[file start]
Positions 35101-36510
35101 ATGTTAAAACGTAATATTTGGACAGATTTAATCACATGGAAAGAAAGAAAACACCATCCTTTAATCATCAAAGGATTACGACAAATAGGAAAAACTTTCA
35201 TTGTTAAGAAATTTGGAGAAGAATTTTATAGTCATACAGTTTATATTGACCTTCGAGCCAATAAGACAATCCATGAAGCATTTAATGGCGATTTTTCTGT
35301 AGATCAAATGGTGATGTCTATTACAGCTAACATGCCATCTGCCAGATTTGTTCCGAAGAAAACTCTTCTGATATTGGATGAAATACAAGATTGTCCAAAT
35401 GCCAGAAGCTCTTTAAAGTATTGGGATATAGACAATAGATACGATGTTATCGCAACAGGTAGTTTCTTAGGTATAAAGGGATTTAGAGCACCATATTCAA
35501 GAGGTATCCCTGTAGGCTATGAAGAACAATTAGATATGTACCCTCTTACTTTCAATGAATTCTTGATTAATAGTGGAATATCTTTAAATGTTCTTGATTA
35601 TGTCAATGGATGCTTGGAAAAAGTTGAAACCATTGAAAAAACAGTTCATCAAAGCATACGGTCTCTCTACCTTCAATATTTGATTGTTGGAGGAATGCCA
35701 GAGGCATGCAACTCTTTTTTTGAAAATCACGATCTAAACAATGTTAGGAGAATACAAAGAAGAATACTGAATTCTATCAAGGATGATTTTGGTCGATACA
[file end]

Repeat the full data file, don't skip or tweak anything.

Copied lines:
Positions 35101-36510
35101 ATGTTAAAACGTAATATTTGGACAGATTTAATCACATGGAAAGAAAGAAAACACCATCCTTTAATCATCAAAGGATTACGACAAATAGGAAAAACTTTCA
35201 TTGTTAAGAAATTTGGAGAAGAATTTTATAGTCATACAGTTTATATTGACCTTCGAGCCAATAAGACAATCCATGAAGCATTTAATGGCGATTTTTCTGT
35301 AGATCAAATGGTGATGTCTATTACAGCTAACATGCCATCTGCCAGATTTGTTCCGAAGAAAACTCTTCTGATATTGGATGAAATACAAGATTGTCCAAAT
35401 GCCAGAAGCTCTTTAAAGTATTGGGATATAGACAATAGATACGATGTTATCGCAACAGGTAGTTTCTTAGGTATAAAGGGATTTAGAGCACCATATTCAA
35501 GAGGTATCCCTGTAGGCTATGAAGAACAATTAGATATGTACCCTCTTACTTTCAATGAATTCTTGATTAATAGTGGAATATCTTTAAATGTTCTTGATTA
35601 TGTCAATGGATGCTTGGAAAAAGTTGAAACCATTGAAAAAACAGTTCATCAAAGCATACGGTCTCTCTACCTTCAATATTTGATTGTTGGAGGAATGCCA
35701 GAGGCATGCAACTCTTTTTTTGAAAATCACGATCTAAACAATGTTAGGAGAATACAAAGAAGAATACTGAATTCTATCAAGGATGATTTTGGTCGATACA